Venetian glassmakers establishd a guild in 1224 to help them practice their art. They moved their furnaces to the island of Murano in the 13th century because of the fire risk, which actually helped the guild keep their trade secrets and stay alive. When others around them were persecuted and killed, they were not because they practiced such a valuable craft.
The earliest painting featuring a chandelier is Giovanni Arnolfini and His Wife (1434) by Jan Van Eyck. You can see the painting, with its ornate chandelier, at the right.
As a reaction to this new taste Italian glass factories in Murano created new kinds of artistic light sources. Since Murano glass was not suitable for faceting, typical work realized at the time in other countries where crystal was used, venetian glassmakers relied upon the unique qualities of their glass. Typical features of a Murano chandelier are the intricate arabeques of leaves, flowers and fruits that would be enriched by coloured glass, made possible by the specific type of glass used in Murano. This glass they worked with was so unique, as it was soda glass (famed for its extraordinary lightness) and was a complete contrast to all different types of glass produced in the world at that time. An incredible amount of skill and time was required to precisely twist and shape a chandelier. This new type of chandelier was called "ciocca" literally bouquet of flowers, for the characteristic decorations of glazed polychrome flowers. The most sumptuous of them consisted of a metal frame covered with small elements in blown glass, transparent or colored, with decorations of flowers, fruits and leaves, while simpler model had arms made with a unique piece of glass. Their shape was inspired by an original architectural concept: the space on the inside is left almost empty since decorations are spread all around the central support, distanced from it by the length of the arms. One of the common use of the huge Murano Chandeliers was the interior lighting of theatres and rooms in important palaces.[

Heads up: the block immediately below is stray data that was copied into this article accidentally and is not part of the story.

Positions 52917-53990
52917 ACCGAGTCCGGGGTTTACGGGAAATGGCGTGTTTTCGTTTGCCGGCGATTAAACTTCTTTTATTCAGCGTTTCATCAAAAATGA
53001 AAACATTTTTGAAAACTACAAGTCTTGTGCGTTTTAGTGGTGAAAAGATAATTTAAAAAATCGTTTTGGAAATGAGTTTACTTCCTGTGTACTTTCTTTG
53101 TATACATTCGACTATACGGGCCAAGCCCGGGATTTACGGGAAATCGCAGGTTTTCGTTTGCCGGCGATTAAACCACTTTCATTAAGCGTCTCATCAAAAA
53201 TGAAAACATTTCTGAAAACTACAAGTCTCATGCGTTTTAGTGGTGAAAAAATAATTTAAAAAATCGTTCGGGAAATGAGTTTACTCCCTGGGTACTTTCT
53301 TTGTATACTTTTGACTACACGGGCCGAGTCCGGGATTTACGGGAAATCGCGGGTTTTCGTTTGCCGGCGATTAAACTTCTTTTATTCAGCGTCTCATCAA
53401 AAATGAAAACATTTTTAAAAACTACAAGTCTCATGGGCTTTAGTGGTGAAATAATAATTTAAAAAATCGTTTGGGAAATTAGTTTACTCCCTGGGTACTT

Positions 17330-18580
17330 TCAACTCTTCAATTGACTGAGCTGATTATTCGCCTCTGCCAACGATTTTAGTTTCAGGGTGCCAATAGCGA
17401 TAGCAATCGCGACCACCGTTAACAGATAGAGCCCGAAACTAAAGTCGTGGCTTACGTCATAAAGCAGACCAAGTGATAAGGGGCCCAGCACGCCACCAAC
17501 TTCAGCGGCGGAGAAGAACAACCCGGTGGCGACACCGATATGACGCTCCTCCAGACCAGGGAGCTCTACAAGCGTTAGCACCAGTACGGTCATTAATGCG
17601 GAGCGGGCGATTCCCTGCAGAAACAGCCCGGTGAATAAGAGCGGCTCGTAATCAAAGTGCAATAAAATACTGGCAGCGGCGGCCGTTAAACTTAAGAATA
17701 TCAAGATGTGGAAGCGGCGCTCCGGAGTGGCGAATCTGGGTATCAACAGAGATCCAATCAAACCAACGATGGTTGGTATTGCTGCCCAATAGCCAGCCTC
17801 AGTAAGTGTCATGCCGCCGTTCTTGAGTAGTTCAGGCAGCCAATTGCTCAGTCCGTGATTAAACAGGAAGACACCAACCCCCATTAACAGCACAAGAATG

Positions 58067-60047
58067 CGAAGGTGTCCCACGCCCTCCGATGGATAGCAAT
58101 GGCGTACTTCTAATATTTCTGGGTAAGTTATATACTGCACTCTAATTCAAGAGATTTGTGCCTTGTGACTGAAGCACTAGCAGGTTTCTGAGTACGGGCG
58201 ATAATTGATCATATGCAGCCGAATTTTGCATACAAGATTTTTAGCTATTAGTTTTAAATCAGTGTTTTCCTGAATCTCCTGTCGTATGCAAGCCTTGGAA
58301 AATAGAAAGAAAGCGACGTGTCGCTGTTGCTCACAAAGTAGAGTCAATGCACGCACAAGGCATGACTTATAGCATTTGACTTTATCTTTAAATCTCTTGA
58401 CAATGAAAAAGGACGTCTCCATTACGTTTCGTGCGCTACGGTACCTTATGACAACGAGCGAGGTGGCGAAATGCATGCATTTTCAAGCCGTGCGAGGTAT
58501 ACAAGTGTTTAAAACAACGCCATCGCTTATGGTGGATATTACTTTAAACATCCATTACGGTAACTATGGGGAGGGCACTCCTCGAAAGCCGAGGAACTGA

Other Italian chandeliers not originating in Murano were often beaded and had a cage like simple structure which we still see today with the more modern tent and bag chandeliers often made from glass octagons . Older beaded chandeliers were made as beads were less expensive than blown or cut glass and the frames provide a structure for carrying the candles . Repouse' metal was often used to decorate the outsides of the cage as again it was hand decorated and cheaper than gilding . These very old and undamaged chandeliers are hard to find and often come from Tuscany or Emilio Romagna .
We have a selection of Italian antique chandeliers always in stock.